| Radio-tagged bats led scientists to hollow trees where male bats guarded harems of 4 to 11 females. The male was the last to leave when the bats went out at night to forage, and brought his fruit back close to the tree where his harem was located to eat it. Figs are a favorite food, and the bats help disperse the seeds. They fly up to 10 km (about 6 miles) a night scouting for trees with ripe fruit, but they avoid flying when the moon is full - perhaps because they are too visible to predators such as owls on bright nights.
Jamaican Fruit-eating Bats are abundant in forests and on farmland at lower elevations. They are not choosy about roosting sites. In addition to tree-hollow harems, they roost in caves, tunnels, foliage, and even in “tents” they or other bats make by chewing through the veins or midribs of leaves until the leaf folds over and provides shelter.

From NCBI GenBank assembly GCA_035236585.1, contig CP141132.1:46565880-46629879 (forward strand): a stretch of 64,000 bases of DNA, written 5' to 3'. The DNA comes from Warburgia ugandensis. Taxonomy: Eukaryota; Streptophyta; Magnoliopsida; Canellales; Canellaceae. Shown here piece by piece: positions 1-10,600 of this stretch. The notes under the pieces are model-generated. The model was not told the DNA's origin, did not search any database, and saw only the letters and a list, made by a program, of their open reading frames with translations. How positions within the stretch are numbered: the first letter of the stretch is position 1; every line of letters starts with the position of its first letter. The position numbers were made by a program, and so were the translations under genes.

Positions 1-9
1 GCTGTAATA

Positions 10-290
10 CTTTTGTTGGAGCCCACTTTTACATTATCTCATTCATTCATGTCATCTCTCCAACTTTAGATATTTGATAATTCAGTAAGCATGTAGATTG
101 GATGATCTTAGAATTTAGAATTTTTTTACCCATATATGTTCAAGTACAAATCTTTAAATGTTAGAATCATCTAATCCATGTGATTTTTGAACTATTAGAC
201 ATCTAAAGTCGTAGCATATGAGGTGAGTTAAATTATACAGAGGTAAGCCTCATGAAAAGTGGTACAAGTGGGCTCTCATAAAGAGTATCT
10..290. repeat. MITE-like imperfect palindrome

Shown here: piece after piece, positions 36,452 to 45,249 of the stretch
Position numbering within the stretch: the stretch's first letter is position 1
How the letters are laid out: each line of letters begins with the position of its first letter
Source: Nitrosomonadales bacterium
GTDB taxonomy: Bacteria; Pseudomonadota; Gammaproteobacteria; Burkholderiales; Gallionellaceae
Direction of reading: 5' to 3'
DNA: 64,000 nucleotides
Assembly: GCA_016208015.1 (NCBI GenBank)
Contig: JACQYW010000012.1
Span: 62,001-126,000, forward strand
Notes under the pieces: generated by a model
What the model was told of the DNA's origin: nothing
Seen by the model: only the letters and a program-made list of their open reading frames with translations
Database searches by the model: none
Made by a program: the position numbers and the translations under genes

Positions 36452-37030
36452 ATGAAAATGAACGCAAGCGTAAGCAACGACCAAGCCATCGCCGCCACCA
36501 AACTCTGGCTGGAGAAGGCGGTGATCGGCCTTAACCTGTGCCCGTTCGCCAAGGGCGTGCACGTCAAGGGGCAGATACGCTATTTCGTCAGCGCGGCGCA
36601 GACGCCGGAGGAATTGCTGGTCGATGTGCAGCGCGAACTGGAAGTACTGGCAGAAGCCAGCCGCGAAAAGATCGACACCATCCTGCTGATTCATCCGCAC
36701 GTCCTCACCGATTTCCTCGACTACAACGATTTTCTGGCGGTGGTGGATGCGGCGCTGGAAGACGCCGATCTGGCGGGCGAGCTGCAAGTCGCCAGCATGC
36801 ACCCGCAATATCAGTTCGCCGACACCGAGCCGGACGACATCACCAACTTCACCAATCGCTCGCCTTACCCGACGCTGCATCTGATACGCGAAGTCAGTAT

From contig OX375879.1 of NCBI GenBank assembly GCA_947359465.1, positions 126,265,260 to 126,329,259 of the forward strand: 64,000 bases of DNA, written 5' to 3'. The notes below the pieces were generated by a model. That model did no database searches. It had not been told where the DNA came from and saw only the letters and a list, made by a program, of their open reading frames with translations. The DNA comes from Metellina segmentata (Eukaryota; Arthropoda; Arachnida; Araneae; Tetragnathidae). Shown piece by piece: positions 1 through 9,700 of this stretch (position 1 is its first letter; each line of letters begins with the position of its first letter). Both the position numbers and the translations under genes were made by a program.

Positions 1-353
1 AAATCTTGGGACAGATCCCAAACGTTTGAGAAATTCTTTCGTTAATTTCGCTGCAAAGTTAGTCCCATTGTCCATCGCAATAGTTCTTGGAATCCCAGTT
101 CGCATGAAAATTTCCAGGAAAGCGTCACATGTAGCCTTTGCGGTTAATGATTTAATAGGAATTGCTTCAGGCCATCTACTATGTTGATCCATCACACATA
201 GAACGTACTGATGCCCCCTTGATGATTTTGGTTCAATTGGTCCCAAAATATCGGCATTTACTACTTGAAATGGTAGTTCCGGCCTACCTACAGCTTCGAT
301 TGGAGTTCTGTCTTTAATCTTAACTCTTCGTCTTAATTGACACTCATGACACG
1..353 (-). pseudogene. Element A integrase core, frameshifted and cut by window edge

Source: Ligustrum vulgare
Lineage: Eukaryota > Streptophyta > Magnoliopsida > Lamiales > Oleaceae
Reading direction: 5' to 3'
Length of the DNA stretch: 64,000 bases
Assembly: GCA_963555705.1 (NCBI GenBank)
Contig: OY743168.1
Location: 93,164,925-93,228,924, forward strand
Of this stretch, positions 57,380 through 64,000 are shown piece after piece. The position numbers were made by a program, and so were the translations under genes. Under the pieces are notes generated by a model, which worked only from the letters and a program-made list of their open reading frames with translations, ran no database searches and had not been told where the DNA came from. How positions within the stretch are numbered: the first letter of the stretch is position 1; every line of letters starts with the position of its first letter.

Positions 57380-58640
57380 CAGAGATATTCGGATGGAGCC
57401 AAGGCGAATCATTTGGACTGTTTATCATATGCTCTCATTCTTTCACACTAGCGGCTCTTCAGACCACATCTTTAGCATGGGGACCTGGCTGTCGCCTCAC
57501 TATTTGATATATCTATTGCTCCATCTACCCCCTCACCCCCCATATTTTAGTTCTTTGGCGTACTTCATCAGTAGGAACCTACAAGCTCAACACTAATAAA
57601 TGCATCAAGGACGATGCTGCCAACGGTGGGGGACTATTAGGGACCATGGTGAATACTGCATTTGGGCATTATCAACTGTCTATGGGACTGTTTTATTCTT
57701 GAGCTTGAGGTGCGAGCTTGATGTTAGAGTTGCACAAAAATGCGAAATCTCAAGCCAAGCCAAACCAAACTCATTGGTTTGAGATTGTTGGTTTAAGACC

Head and Body: 70-85 mm
Leach, 1821. The Transactions of Linnaean Society of London, 13:75.
Mammal Species of the World (opens in a new window).
Mammalian Species, American Society of Mammalogists' species account (opens in a new window).